"I think their favorite part of the tour though was playing on the beach because many of them had never seen the ocean before.”

A group of Peace Corps Volunteers in Namibia recently came together in collaboration with a local nonprofit organization to lead a week-long educational tour of the country for 40 at-risk youth. The tour is an annual initiative led by Peace Corps Namibia’s diversity committee aimed at providing orphans and marginalized youth — many of whom have never traveled outside of their own community — with the opportunity to explore Namibia, develop a respect and appreciation for other local cultures, and build healthy lifestyle and leadership skills. 

(Source: peacecorps.gov)

Africa Namibia at-risk youth diversity culture health leadership travel

Earlier this year, more than 10 NGOs and international organizations in Durres, Albania collaborated with local government agencies to host a major anti-discrimination rally in the center of the city attended by several hundred people. The event was organized with the assistance of Peace Corps Volunteers Sara Babb and Kimberly Townsend with support from the city municipality, police department, public schools, and the Department of Education. The discriminated groups represented at-risk populations, including Roma, LGBT, Balkan Egyptians, people with special needs, abused women, internal migrants, economically disadvantaged, the elderly, and orphans.  Students in grades 8 - 9 were dismissed early from school so that they could march from their schools to the main square carrying messages about the need for people to respect each other and live in harmony. In the city center, the students congregated with other members of the community, including many volunteers. The mayor and several other civic leaders addressed the crowd, a group of youth preformed a choreographed dance routine, and the audience was invited to view an exposition of artwork created by marginalized groups. Following the event, the director of social service and Volunteer Sara Babb were interviewed by local media about the need to address discrimination in Albania. Sara spoke about how to spread awareness and focused on the importance of collaboration between civil society and local government as well as the need for increased integration of marginalized groups.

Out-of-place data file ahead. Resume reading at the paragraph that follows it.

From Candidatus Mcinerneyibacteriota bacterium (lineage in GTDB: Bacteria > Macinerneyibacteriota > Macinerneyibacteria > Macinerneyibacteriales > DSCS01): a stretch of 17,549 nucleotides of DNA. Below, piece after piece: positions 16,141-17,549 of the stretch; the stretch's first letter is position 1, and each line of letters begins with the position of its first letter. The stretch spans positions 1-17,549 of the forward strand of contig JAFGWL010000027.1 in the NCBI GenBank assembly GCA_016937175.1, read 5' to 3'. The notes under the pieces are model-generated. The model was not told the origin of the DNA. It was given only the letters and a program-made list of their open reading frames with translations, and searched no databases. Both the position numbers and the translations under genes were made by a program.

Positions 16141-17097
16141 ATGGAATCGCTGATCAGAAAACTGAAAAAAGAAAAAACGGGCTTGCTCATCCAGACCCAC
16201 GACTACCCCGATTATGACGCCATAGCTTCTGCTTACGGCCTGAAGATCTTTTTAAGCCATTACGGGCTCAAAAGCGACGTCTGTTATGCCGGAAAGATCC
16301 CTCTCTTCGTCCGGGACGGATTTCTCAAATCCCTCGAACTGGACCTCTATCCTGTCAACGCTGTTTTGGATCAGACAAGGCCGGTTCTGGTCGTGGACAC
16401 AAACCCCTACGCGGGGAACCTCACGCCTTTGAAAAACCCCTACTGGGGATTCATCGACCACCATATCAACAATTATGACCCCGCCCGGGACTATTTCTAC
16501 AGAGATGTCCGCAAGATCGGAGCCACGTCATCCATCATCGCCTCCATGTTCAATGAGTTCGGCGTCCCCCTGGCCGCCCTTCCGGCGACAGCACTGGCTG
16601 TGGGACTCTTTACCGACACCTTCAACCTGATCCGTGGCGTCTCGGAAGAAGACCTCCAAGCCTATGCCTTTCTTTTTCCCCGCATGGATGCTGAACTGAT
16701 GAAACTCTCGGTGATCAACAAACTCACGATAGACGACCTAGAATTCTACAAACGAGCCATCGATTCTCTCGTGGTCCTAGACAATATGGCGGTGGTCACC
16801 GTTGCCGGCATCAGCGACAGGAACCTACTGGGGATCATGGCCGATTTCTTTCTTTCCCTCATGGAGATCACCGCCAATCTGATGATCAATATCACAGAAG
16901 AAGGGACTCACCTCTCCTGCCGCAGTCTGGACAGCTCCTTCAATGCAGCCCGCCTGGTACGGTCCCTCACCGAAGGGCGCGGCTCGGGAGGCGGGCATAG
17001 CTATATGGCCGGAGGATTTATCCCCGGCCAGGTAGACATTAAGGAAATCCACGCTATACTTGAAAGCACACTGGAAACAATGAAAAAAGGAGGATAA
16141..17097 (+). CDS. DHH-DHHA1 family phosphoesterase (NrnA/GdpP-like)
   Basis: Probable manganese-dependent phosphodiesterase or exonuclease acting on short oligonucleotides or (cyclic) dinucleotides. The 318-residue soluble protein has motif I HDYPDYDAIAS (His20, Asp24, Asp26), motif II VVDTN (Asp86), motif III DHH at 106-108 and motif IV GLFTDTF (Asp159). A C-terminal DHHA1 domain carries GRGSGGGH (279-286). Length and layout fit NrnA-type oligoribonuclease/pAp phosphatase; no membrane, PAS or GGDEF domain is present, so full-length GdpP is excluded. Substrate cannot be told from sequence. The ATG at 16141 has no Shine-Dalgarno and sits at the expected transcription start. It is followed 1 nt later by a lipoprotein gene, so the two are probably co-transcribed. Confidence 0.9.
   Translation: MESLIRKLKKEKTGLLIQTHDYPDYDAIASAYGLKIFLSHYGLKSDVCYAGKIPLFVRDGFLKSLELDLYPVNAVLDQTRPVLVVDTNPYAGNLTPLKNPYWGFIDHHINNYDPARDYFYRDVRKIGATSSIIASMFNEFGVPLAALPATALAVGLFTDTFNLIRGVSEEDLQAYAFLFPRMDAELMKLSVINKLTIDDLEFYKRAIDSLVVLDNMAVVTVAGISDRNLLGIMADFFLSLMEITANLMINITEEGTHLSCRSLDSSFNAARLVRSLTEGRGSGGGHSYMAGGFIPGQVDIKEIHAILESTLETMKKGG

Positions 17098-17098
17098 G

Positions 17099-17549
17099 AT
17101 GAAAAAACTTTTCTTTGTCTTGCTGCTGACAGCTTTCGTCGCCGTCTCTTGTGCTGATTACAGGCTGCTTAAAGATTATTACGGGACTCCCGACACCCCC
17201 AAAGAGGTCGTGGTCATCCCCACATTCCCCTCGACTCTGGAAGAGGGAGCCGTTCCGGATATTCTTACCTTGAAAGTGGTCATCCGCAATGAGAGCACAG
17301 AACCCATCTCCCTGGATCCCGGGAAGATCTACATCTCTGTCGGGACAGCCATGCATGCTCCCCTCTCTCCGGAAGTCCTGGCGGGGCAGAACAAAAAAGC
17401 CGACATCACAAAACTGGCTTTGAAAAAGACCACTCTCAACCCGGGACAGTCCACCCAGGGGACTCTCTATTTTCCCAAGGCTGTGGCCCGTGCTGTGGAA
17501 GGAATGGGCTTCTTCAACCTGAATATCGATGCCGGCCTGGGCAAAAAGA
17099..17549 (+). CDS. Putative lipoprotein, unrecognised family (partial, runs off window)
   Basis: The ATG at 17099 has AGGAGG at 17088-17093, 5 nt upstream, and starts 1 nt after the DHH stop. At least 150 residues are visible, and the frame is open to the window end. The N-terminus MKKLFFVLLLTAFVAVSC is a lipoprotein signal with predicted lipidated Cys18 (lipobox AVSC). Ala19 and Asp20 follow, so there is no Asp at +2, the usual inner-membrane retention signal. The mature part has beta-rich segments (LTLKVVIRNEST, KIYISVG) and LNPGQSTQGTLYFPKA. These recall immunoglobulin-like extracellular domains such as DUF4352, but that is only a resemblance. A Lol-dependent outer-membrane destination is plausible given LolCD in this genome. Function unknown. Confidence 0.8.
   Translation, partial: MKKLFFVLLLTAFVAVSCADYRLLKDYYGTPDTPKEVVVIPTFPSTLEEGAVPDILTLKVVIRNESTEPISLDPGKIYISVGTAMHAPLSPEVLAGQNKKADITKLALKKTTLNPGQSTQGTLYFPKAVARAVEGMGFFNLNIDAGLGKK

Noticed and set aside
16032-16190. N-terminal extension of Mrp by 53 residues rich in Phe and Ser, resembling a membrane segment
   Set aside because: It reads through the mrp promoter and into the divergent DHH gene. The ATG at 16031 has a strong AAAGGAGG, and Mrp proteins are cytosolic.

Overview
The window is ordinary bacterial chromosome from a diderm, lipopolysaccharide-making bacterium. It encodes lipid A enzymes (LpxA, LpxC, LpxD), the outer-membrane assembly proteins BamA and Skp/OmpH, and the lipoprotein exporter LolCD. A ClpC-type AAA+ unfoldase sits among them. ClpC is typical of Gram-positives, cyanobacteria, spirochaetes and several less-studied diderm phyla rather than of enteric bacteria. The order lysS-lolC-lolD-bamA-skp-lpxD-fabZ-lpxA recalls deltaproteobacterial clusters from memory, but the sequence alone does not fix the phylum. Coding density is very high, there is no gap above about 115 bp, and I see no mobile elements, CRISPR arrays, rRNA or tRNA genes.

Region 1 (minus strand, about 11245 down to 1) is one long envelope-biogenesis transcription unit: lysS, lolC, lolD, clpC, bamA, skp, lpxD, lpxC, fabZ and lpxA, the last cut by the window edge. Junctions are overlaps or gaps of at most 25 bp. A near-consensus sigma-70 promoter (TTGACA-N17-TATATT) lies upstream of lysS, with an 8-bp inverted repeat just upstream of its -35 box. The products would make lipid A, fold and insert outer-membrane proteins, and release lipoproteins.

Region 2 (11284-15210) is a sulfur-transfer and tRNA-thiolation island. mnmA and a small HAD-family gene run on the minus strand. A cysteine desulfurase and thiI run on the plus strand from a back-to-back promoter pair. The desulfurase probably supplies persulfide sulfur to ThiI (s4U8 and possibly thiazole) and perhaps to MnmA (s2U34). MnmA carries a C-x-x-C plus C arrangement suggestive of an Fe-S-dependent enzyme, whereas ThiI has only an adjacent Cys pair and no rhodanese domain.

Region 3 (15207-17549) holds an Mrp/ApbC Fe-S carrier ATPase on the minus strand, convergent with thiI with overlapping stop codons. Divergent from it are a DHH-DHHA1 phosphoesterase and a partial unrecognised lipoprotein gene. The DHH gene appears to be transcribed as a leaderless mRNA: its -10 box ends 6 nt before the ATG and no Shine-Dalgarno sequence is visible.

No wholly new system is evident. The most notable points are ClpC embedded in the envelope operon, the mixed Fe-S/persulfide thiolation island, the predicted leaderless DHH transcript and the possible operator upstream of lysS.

Earlier this year, more than 10 NGOs and international organizations in Durres, Albania collaborated with local government agencies to host a major anti-discrimination rally in the center of the city attended by several hundred people. The event was organized with the assistance of Peace Corps Volunteers Sara Babb and Kimberly Townsend with support from the city municipality, police department, public schools, and the Department of Education. The discriminated groups represented at-risk populations, including Roma, LGBT, Balkan Egyptians, people with special needs, abused women, internal migrants, economically disadvantaged, the elderly, and orphans. 

Students in grades 8 - 9 were dismissed early from school so that they could march from their schools to the main square carrying messages about the need for people to respect each other and live in harmony. In the city center, the students congregated with other members of the community, including many volunteers. The mayor and several other civic leaders addressed the crowd, a group of youth preformed a choreographed dance routine, and the audience was invited to view an exposition of artwork created by marginalized groups. 

Following the event, the director of social service and Volunteer Sara Babb were interviewed by local media about the need to address discrimination in Albania. Sara spoke about how to spread awareness and focused on the importance of collaboration between civil society and local government as well as the need for increased integration of marginalized groups.

anti-discrimination diversity LGBTQ special needs gender Albania

She Works, She Lives! (Elle Travaille, Elle Vit! French, 2008) is a documentary that explores the role of women in Senegalese society and highlights the importance of girl’s education in particular. Each of the five Senegalese women interviewed for the film come from diverse backgrounds and followed distinct paths to get to where they are today. Some of them come from small villages while others come from urban environments, some from supportive families and others from less supportive families. But at some point in their lives, each of these five women realized that she had the potential to be more and to achieve more than what was expected of her. This documentary looks at the histories of these inspiring women, the feelings they have about their work and their upbringing, and their hopes for the future of women in Senegal.

The film is being distributed to Peace Corps Volunteers and schools throughout Senegal along with a packet of supplemental educational materials to facilitate discussions regarding the role of women in Senegalese society. 

International Women's Day video Senegal Senegalese Africa Peace Corps Volunteers IWD education girls' education inspiration diversity film documentaries